At the fork in the path he pointed to the right. After a few steps he turned around and headed off to the left. He stopped to examine pine cones, leaves, and roots. Sometimes we'd retrace our steps for no apparent reason. Every side path was a new adventure. Finally at the sound we halted for a few minutes to gaze out over the marsh and the water. I tried to explain why we weren't going to traipse through the tall marsh grass. We looked for birds.
On the way back we stopped to pick "blueberries" and stuff them in a side pocket. One stick became a horse and we galloped down the path. Another stick was a fishing pole to take "to the lake." On one boardwalk we stopped to bounce up and down, as if on a small trampoline.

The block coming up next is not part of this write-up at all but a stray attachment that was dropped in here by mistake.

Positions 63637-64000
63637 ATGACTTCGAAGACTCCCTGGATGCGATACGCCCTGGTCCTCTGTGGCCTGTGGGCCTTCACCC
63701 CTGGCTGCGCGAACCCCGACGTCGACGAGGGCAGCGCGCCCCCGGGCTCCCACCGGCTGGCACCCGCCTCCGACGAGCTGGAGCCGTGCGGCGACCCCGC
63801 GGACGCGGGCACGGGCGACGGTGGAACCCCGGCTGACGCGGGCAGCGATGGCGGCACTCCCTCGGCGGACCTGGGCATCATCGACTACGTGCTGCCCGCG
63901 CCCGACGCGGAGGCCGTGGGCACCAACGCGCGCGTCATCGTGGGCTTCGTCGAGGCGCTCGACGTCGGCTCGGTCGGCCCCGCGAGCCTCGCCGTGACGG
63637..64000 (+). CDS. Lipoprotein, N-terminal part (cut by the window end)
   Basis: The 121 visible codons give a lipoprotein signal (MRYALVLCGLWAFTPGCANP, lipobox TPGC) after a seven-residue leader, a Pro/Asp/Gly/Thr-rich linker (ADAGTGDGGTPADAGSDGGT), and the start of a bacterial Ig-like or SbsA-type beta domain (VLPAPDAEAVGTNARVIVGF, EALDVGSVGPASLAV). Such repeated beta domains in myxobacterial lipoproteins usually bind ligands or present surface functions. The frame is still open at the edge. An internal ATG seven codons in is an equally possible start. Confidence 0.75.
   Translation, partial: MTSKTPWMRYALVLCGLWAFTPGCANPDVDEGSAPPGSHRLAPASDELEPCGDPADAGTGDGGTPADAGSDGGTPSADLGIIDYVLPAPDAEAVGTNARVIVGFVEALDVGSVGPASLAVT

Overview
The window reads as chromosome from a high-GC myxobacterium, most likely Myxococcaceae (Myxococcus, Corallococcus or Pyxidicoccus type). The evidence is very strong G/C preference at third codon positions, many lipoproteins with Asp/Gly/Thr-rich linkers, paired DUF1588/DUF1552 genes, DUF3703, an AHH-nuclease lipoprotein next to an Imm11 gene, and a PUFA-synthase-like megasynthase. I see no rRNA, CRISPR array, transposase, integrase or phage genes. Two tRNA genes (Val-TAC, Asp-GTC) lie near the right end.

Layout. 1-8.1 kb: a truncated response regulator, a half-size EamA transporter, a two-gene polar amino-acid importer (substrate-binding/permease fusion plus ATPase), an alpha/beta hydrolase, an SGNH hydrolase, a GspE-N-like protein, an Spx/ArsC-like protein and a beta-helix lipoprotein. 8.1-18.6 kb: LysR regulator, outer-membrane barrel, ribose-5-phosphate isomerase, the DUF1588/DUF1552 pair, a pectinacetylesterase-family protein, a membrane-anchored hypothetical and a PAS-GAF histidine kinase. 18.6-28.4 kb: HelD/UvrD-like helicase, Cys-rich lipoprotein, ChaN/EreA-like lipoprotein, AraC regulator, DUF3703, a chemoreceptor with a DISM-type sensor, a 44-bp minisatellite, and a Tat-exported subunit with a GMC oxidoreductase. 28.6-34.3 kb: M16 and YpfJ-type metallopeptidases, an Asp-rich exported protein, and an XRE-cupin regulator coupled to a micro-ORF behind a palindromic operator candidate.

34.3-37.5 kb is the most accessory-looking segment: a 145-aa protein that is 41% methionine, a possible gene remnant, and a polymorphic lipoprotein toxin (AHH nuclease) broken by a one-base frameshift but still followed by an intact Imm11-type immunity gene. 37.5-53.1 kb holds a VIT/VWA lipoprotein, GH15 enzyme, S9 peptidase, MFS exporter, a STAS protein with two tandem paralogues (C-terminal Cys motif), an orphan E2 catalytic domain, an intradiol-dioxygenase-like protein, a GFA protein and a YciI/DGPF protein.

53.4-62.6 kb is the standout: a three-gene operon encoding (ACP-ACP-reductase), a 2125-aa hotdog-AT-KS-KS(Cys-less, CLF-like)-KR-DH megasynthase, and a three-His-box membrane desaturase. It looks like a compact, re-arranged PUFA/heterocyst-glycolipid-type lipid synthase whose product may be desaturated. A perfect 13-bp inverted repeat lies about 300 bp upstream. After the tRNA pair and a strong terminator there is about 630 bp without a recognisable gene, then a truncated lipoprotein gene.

Along the way we examined cedars, live oaks, and pines. He's noticing the difference. On other walks we've seen snakes, nutria, geese, and herons. I suppose it was too cold and sunny yesterday. We just had each other for company. But a morning walk on the nature trail with Lachlan is always a delight.
This month's Ocracoke Newsletter chronicles the story of commercial fishing on Ocracoke, and tells of the efforts of the Ocracoke Working Watermen's Association to save the island's last remaining fish house. Click here to read the entire newsletter....and learn how to make a donation.